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Cass Beau | Audio Engineer

Meet Cass Beau, audio engineer, songwriter and producer, who works across many different genres and styles. Their favorite part of the process is getting to write songs, and then helping with the production and mix to get the song to its finished state.

November is trans awareness month and we’re honored and inspired in sharing Cass’ story and perspective. When sharing or commenting, please use the pronouns they / them or he/him.  It may feel like a separation for some from our strictly female guests thus far; however, part of Women in Vinyl’s mission is to be allies to all marginalized groups in the industry. Based on the fact our most recent podcast episode had issues with certain hashtags like #transawarenessmonth on huge social media platforms, just shows we still have so far to go.

When Cass isn’t helping to create your new favorite ear worm, they say: “I love boxing! Boxing is a nice offset to the sedentary job of audio engineering at a desk“.  They also love reading, walking their dog with their partner, going to shows, consulting the tarot deck, and cooking meals for friends. “Creating a live-work balance is a challenge for me sometimes but I am always trying to learn and get better at fostering it in my life“.

How did you get into your industry / What motivated you to get into it? 

I always knew that songwriting mattered a lot to me; I started writing songs in my early teens and eventually I realized how much artistry and power happened behind scenes with production. The first moment I remember thinking “I want to learn to do that” was when my piano teacher recorded me singing in his home studio when I was 14. Later on after starting to do live sound for my own gigs and for friends at around 16, I got fascinated with the gear and signal flow in engineering. The motivation for me was definitely in realizing how many components work together to make songs “work” or get finished, and most of it is in production and engineering. That’s what pushed me to keep learning about the technical side of things.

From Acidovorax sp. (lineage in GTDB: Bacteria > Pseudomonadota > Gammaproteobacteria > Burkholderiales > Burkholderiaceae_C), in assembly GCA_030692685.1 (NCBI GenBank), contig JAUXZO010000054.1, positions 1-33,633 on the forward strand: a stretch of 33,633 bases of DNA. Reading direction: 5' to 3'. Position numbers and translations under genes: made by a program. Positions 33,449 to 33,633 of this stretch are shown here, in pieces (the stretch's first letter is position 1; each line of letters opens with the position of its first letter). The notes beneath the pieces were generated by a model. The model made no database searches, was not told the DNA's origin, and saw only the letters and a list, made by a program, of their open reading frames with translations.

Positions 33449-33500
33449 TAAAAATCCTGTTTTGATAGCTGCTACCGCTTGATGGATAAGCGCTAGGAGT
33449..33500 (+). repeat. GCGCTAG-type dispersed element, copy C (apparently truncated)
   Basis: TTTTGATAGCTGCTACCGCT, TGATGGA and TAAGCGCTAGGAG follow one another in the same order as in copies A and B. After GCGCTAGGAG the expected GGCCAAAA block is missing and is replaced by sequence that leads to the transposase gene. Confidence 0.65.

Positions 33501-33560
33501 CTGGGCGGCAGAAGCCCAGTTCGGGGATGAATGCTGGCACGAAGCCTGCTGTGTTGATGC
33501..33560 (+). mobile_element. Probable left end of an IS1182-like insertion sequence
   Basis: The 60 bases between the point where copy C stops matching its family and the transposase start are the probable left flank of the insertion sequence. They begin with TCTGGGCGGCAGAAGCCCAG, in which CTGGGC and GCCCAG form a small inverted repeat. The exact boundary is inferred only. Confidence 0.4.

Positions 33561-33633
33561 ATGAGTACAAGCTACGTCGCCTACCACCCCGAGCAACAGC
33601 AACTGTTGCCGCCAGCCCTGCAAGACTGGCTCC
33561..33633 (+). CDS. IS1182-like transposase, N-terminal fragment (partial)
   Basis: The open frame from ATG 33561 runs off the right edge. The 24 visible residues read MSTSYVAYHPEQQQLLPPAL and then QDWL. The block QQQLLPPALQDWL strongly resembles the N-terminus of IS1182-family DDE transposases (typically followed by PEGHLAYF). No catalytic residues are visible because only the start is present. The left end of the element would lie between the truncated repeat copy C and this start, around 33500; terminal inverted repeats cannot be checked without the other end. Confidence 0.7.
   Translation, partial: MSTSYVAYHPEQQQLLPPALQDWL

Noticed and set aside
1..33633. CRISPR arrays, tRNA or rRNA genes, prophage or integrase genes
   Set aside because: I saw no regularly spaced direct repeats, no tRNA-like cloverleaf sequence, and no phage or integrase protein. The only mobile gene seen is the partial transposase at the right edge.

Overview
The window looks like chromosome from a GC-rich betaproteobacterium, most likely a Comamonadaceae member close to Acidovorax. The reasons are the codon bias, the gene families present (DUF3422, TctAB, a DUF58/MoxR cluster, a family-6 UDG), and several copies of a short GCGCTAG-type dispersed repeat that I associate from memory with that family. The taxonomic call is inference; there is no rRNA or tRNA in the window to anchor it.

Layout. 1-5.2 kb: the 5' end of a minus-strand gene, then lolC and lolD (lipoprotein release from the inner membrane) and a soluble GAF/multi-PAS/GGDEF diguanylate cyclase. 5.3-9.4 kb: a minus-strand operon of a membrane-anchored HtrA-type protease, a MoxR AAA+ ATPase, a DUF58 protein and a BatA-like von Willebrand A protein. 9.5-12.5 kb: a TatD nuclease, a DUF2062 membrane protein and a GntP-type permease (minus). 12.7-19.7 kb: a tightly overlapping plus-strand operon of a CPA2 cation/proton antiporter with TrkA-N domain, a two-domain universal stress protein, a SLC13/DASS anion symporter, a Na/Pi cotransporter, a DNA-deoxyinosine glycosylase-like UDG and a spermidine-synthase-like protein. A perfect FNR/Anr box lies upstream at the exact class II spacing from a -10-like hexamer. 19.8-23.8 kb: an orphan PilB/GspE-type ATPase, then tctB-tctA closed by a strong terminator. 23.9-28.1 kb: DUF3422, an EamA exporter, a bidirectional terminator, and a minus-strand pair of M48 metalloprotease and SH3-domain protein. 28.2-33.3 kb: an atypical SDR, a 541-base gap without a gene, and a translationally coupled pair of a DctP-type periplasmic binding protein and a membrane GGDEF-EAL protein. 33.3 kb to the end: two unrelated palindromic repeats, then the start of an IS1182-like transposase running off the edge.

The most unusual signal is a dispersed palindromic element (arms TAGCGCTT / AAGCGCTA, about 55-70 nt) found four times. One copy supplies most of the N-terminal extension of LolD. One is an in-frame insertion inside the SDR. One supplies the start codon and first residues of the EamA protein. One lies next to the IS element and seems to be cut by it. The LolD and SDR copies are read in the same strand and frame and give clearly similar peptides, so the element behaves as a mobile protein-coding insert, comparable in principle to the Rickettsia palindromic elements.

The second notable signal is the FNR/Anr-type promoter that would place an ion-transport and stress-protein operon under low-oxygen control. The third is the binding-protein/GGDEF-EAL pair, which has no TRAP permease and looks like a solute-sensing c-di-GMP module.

What is a day in the life like?

Whew, it’s never the same day to day! Right now my work-life balance is in flux, and I’m focussing heavily on producing and writing music for libraries and songs for pitch. Every day I make green tea, then coffee with my partner, and walk my dog in the park near our house. Mornings are usually for emails, meditating, and figuring out the priority of tasks for the day. Some days I’ll be going in to a studio to record or edit, and other times I’ll sit editing perched at my kitchen table. I’ll often work 6-8 hours with breaks in between, from around 10 am until 7pm. Timing always varies depending on the project, client and workload.

In your opinion what has been your favorite / the coolest thing you’ve worked on?

The coolest thing I’ve worked on was actually something that I got to be a part of as a participant, the BeAGirlConnected song camp this past August 2021. I was hired to engineer writing demos made by my friend, the producer Jeia, and several artist-songwriters. We were up at Collabo Camp, which is a dream and a half, and got to focus all our energy on writing and creating ideas together. The vibes were just so elevated and special because of how beautifully the weekend was put together. It was incredible to be working in such an artistic and supportive environment.

What has been / is the most difficult part of your job?